Hearing Aid Repair
When taken care of properly, hearing aids are meant to last for several years. When Alexander Audiology recommends hearing aids, durability is always considered a prioritized feature. The ear canals will naturally attract dirt and particles. When a hearing aid begins to malfunction, there are options for home and professional repair.
Care and maintenance
The best hearing device in the world will fail if it is mishandled or not cared for properly. Following normal maintenance guidelines will prolong the life of any electronic device. Hearing aids are small and modernized but are still susceptible to normal wear and tear.Cleaning the device regularly will prevent wax buildup from getting caught in the battery door or tube. Ear canals naturally build wax but will have trouble getting rid of the excess while hearing aids are inserted. Wearers of a hearing device should clean both the product and their ears on a regular schedule. Failure to do so will cause device malfunction, and in an extreme case, earwax blockage.
Never put damaged batteries into a hearing aid. During a battery change, the zinc-air battery should still be in its packaging. Activation should only occur when during the actual exchange. Not only does this prevent the insertion of a damaged battery, but it also saves energy. Once a battery is activated, it won’t shut off until the reserves are depleted.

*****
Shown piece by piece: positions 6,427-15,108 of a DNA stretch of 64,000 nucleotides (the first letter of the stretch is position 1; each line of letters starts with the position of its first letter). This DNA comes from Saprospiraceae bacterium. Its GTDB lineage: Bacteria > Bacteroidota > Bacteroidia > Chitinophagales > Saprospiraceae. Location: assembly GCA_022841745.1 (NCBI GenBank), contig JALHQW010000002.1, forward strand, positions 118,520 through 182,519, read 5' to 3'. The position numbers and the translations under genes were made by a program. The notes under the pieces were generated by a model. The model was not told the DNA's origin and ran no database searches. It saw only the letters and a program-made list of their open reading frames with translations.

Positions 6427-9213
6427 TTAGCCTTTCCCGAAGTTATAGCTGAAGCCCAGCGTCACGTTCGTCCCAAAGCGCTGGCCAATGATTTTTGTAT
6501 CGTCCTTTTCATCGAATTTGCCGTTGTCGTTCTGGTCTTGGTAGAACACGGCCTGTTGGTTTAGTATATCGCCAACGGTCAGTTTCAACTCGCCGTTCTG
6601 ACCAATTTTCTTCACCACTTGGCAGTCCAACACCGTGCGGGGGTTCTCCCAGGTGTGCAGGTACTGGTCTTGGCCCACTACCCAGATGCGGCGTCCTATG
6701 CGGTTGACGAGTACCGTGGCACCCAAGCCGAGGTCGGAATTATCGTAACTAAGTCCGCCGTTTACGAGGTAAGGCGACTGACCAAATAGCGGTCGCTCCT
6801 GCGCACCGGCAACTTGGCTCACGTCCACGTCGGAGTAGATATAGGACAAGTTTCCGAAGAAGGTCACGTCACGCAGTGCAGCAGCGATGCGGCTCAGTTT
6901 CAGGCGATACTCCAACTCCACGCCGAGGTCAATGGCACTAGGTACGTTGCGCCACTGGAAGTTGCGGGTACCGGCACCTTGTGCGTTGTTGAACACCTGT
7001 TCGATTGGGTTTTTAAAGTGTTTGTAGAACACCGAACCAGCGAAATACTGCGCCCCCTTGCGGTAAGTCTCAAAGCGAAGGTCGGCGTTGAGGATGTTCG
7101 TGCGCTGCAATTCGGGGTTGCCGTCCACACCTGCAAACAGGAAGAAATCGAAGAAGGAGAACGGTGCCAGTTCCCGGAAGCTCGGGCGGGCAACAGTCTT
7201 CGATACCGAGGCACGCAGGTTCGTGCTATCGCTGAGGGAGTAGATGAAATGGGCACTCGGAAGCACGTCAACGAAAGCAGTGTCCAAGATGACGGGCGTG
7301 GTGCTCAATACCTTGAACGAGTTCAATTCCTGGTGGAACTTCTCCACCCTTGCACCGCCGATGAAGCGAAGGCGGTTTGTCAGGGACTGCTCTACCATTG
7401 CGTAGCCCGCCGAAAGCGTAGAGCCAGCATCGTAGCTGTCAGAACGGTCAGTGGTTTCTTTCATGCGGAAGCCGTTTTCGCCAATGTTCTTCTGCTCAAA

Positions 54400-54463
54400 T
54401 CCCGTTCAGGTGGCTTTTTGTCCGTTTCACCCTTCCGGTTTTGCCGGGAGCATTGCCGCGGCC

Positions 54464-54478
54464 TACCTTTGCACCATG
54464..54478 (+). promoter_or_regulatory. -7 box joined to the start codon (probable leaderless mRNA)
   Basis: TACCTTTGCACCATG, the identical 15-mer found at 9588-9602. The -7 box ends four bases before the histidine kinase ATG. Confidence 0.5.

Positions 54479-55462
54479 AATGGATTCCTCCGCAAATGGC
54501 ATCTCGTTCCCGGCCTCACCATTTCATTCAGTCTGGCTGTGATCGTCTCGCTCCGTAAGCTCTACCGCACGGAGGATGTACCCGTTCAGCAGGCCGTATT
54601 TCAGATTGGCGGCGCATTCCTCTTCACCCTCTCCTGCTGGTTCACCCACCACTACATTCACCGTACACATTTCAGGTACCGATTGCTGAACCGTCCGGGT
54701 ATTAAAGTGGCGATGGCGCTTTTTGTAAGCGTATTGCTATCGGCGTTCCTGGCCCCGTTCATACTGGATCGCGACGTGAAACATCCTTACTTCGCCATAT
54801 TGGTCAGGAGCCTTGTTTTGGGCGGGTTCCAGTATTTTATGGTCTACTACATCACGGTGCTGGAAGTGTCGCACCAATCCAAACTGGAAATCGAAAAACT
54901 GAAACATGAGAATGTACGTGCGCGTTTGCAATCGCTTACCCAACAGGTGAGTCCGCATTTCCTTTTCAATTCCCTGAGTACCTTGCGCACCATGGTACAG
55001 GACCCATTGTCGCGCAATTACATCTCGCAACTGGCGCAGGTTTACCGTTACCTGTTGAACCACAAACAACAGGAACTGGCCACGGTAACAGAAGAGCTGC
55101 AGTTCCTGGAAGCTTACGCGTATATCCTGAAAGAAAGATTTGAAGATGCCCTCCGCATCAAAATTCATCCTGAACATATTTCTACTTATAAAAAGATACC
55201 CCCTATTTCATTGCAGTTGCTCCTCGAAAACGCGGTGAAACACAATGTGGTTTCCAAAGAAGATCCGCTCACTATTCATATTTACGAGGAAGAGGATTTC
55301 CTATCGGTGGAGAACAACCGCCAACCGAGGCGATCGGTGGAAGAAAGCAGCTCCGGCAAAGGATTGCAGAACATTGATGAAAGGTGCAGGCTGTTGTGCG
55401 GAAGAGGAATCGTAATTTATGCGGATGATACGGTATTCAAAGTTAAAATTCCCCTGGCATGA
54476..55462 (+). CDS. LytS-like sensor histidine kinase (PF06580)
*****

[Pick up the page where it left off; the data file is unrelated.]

Always put hearing aids in a place where they won’t be damaged. Avoid placing them on a seat, in an area with direct sunlight or around children. In the event the device gets damaged, there are a couple of repair options to consider.
Minor repair options can be handled at home by following instructions from an audiologist or manual. Sometimes it is a simple settings malfunction or issue with insertion. When the breakage is more advanced, wearers can take a trip to the local clinic for an in-office repair. This is a convenient way to resolve the issue in the shortest amount of time possible.
Damage that is beyond an office repair will require shipping it off to the manufacturer. This isn’t a bad sign at all, and there is a loaner hearing aid program in place to help out. Wearers should discuss all available options with their audiologist to see which current models are available.